Clinical improvement of severe wrinkles treated with a modulated Er:YAG laser can be impressive. Er:YAG laser systems may greatly improve scars caused by acne, trauma, or surgery. A variety of benign epidermal and dermal conditions respond favorably to Er:YAG laser resurfacing, including sebaceous hyperplasia, eruptive hair cysts, adenoma sebaceum, angiofibroma, hidradenoma, xanthelasma, and syringomas.
Fraxel is a new FDA-approved laser treatment used to treat wrinkles around the eye, age and sun spots, brown spots, acne/surgical scars, and skin resurfacing.
Fraxel precisely treats thousands of microscopic areas of skin, using pinpoint laser beams that penetrate beneath the skin’s surface to eliminate old, damaged skin cells. Fraxel treatment stimulates the body’s own natural healing process which replaces damaged skin with fresh, glowing, healthy skin. With Fraxel treatment, Dr. Moynihan can develop a treatment plan tailored to your skin’s individual needs, with two levels of results to be expected- immediate and progressive.
After your surgeon has indicated that a laser can be helpful in the surgery, your surgeon will explain the laser of choice and what can be accomplished. As with all surgery, the laser has its limitations. Often the results are spectacular. Your surgeon will give you the best judgment for the particular procedure.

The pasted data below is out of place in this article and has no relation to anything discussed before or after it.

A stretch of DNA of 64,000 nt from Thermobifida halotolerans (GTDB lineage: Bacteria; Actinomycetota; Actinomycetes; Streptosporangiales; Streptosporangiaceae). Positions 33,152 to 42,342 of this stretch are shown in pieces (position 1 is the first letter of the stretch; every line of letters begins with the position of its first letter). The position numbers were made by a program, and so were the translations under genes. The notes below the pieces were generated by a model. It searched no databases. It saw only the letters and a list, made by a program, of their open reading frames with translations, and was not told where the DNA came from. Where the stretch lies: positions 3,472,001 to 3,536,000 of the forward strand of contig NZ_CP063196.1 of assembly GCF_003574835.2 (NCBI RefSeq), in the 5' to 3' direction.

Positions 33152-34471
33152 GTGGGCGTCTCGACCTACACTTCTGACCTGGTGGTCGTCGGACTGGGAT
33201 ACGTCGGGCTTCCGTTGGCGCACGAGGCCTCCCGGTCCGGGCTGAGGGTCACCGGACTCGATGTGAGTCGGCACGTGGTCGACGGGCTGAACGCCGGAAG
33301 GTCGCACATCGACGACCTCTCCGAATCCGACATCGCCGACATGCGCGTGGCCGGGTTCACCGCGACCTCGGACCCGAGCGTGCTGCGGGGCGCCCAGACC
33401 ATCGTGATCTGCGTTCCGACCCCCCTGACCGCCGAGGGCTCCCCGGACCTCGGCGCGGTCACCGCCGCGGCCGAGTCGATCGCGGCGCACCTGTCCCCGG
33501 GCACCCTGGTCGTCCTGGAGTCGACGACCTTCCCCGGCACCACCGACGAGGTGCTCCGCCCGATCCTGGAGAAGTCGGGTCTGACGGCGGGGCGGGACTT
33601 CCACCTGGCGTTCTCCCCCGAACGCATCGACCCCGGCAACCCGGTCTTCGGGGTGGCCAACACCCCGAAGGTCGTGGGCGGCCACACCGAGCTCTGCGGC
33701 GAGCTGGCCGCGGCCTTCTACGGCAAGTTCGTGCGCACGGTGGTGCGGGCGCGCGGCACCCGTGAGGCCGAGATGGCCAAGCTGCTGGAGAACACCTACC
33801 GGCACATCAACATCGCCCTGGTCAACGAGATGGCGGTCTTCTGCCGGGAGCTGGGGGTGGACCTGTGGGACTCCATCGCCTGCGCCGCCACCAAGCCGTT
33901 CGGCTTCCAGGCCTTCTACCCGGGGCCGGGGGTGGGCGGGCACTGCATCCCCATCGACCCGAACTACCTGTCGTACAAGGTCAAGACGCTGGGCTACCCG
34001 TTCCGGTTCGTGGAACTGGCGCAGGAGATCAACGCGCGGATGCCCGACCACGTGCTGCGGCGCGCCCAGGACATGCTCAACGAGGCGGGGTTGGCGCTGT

Some surgeons may use local anesthetics to numb the treated area before the surgery. Surgery can sometimes be done in the surgeon’s office; other times the surgeries are performed in outpatient facilities at a clinic or hospital. Your surgeon will decide on the appropriate method, dictated by the nature of the surgery.
Because safety is a major component of laser use, your surgeon will describe safety precautions before the surgery. If you are treated with a local anesthetic, you will be required to wear protective glasses or goggles during laser use.
After the surgery, you will probably experience some swelling and skin redness for several days. Antibiotic ointments may be used during the healing process. It is important for the patient to follow all the post-operative directions of the surgeon, particularly in using sun block (when approved) and avoiding sun exposure.
The full impact of the laser may not be apparent for a month or two, especially with vascular deformities. Additional treatment sessions will not be scheduled until the healing process for a particular treatment is complete.
It is important for the patient to realize that lasers have specific applications. The facial plastic surgeon is experienced in the use of the laser and is the best source of information as to whether laser surgery is appropriate for your condition.
Insurance does not generally cover surgery that is done purely for cosmetic reasons. Surgery to correct or improve congenital deformities or accidental skin injuries may be reimbursable in whole or in part. It is the patient’s responsibility to check with the insurance carrier for information on the degree of coverage.